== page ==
Reviewed by GREG KING

Director: Hallie Meyers-Shyer

Stars: Reese Witherspoon, Pico Alexander, Nat Wolff, Jay Rudnitsky, Michael Sheen, Candice Bergen, Lake Bell, Eden Grace Redfield, Lola Flanery.

Between them, the husband and wife team of writer/director Nancy Meyers and director/producer Charles Shyer produced many of the popular but formulaic romantic comedies of the 80s and 90s – films like Baby Boom, the remake of Father Of The Bride, It’s Complicated, Something’s Gotta Give, The Intern, etc – many of which starred Diane Keaton. Now their daughter Hallie Meyers-Shyer has made her feature film writing and directorial debut with Home Again, a romantic comedy that adheres to the template established by her parents.

An unlikely situation provides the set up for this amiable romcom that stars the always perky Reese Witherspoon, an actress who has delivered some strong dramatic roles but has also shone in the occasional comedy like Legally Blonde, etc. A good actress who is always watchable, she nonetheless deserves better than this light weight piece of fluff.

Witherspoon plays Alice Kinney, the daughter of the late John Kinney, a famous 70s film director who won four Oscars and was a revered filmmaker in his day. On the eve of her 40th birthday she is undergoing a bit of a midlife crisis. Newly single, she has just moved back into her father’s luxurious home in the Hollywood hills where she tries to raise her two daughters – Rosie (Eden Grace Redfield) and Isabel (Lola Flanery). She is separated from her husband Austen (Michael Sheen), a record producer who is based on the other side of the country in New York.

While out celebrating her 40th birthday with friends in a bar, she meets three hunky twentysomething aspiring filmmakers – director Harry (the drop dead hunky Pico Alexander), actor Terry (Nat Wolff, from Paper Towns, etc) and screen writer George (Jay Rudnitsky). The three are broke and desperate and trying to find financial backing for their debut feature, but are unwilling to compromise their artistic vision or integrity. The four party into the night and the three guys end up crashing at Alice’s house.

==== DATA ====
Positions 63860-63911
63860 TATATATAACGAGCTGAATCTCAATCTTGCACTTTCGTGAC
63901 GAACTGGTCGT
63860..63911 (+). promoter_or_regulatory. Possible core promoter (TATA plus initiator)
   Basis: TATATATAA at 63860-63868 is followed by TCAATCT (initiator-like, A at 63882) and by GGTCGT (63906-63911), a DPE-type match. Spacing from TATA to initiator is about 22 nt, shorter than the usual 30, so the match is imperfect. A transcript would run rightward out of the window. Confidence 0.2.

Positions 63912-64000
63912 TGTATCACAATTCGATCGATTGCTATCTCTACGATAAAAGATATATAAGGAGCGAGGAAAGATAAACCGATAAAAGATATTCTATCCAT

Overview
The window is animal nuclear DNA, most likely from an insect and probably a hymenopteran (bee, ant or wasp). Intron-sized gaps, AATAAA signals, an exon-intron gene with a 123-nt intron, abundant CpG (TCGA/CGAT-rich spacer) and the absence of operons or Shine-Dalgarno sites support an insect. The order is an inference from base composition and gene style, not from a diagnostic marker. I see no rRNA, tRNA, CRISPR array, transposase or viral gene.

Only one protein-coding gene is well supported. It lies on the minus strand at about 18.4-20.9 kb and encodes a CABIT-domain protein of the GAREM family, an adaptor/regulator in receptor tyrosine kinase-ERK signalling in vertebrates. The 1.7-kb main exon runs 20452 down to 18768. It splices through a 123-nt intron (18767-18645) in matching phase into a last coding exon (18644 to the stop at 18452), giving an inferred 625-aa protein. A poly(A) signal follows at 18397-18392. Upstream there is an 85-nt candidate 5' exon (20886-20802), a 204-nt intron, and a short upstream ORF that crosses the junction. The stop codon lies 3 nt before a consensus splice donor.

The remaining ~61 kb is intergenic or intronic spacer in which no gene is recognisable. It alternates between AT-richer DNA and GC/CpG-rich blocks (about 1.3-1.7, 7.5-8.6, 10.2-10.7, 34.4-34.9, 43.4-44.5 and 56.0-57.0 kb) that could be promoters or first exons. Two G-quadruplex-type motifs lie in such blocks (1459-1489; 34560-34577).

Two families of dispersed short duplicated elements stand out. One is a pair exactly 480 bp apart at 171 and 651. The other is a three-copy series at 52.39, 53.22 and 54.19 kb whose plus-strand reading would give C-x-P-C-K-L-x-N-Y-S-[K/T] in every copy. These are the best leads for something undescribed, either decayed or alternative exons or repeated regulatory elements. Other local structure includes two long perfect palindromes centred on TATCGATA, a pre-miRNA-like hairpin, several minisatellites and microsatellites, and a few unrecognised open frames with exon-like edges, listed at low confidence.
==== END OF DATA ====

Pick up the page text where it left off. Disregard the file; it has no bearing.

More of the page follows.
The next morning, Alice’s mother Lillian (Candice Bergen, from tv series Murphy Brown, etc) convinces Alice to let the three stay at her guest house for a week while they sort themselves out. George is a big fan of Alice’s father and his work. Terry and George make themselves comfortable in the guest house, and Harry shares Alice’s bed. Harry’s fling with Alice helps them both to grow up a little and move on with their lives.

The three become perfect models of a man around the house – fixing broken furniture and making time for Alice’s two kids, something that apparently Austen never really had time for. But tensions arise amongst the three as they wait for their project to take off. Austen’s unexpected return home after learning of the presence of the three young men upsets the domestic bliss that Alice and the three have achieved. Austen hopes to repair their broken relationship, but Harry, Terry and George have other ideas.

Through the subplot of the boys’ efforts to find funding for their project and the many meetings they sit through with agents and producers and directors, the film also offers a subtle critique of the Hollywood studio system and the development hell that many film ideas go through.

Some of the choices that Alice makes throughout the film are simply not credible, and it is hard to see why an actress as intelligent as Witherspoon would be drawn to such a character. However, she has a warm and likeable presence. But there is little real chemistry between her and Alexander. Of the three aspiring filmmakers, George comes across as the most well rounded and sympathetic character. Bergen is given little to do as Alice’s mother, but she has a strong screen presence. Some carefully edited archival footage of the actress from her early career reminds us of what a screen beauty she was. Sheen’s Austen is little more than a stereotype, but he tries hard with an underdeveloped character.

Home Again is a romcom aimed more at adult audiences. The story, written by Meyers-Shyer, is a little manipulative and contrived at times, and the central scenario is a little unbelievable. It is also a bit of female fantasy fulfilment as the older woman gets to bed a handsome younger man here, thus inverting one of the tropes of the genre. It has a brief running time only 97 minutes though, although there are a few slow patches that pad out the running time.

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